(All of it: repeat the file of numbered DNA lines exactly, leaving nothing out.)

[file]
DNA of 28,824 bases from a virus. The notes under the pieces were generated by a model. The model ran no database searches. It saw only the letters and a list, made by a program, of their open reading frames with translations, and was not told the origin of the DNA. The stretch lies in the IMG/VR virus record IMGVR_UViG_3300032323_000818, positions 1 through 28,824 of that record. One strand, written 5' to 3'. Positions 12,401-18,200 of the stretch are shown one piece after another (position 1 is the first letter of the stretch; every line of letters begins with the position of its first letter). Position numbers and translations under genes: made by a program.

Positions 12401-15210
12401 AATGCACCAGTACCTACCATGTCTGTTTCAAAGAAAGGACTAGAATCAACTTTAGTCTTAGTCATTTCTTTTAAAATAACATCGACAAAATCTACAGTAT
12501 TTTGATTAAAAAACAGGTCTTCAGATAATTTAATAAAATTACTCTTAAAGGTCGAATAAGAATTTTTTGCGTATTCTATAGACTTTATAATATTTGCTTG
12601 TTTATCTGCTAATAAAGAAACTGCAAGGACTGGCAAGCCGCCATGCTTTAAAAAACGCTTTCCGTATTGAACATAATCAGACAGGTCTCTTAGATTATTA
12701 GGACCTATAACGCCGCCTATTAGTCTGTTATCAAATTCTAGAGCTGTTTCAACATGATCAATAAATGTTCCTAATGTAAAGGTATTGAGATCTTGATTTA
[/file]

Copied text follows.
DNA of 28,824 bases from a virus. The notes under the pieces were generated by a model. The model ran no database searches. It saw only the letters and a list, made by a program, of their open reading frames with translations, and was not told the origin of the DNA. The stretch lies in the IMG/VR virus record IMGVR_UViG_3300032323_000818, positions 1 through 28,824 of that record. One strand, written 5' to 3'. Positions 12,401-18,200 of the stretch are shown one piece after another (position 1 is the first letter of the stretch; every line of letters begins with the position of its first letter). Position numbers and translations under genes: made by a program.

Positions 12401-15210
12401 AATGCACCAGTACCTACCATGTCTGTTTCAAAGAAAGGACTAGAATCAACTTTAGTCTTAGTCATTTCTTTTAAAATAACATCGACAAAATCTACAGTAT
12501 TTTGATTAAAAAACAGGTCTTCAGATAATTTAATAAAATTACTCTTAAAGGTCGAATAAGAATTTTTTGCGTATTCTATAGACTTTATAATATTTGCTTG
12601 TTTATCTGCTAATAAAGAAACTGCAAGGACTGGCAAGCCGCCATGCTTTAAAAAACGCTTTCCGTATTGAACATAATCAGACAGGTCTCTTAGATTATTA
12701 GGACCTATAACGCCGCCTATTAGTCTGTTATCAAATTCTAGAGCTGTTTCAACATGATCAATAAATGTTCCTAATGTAAAGGTATTGAGATCTTGATTTA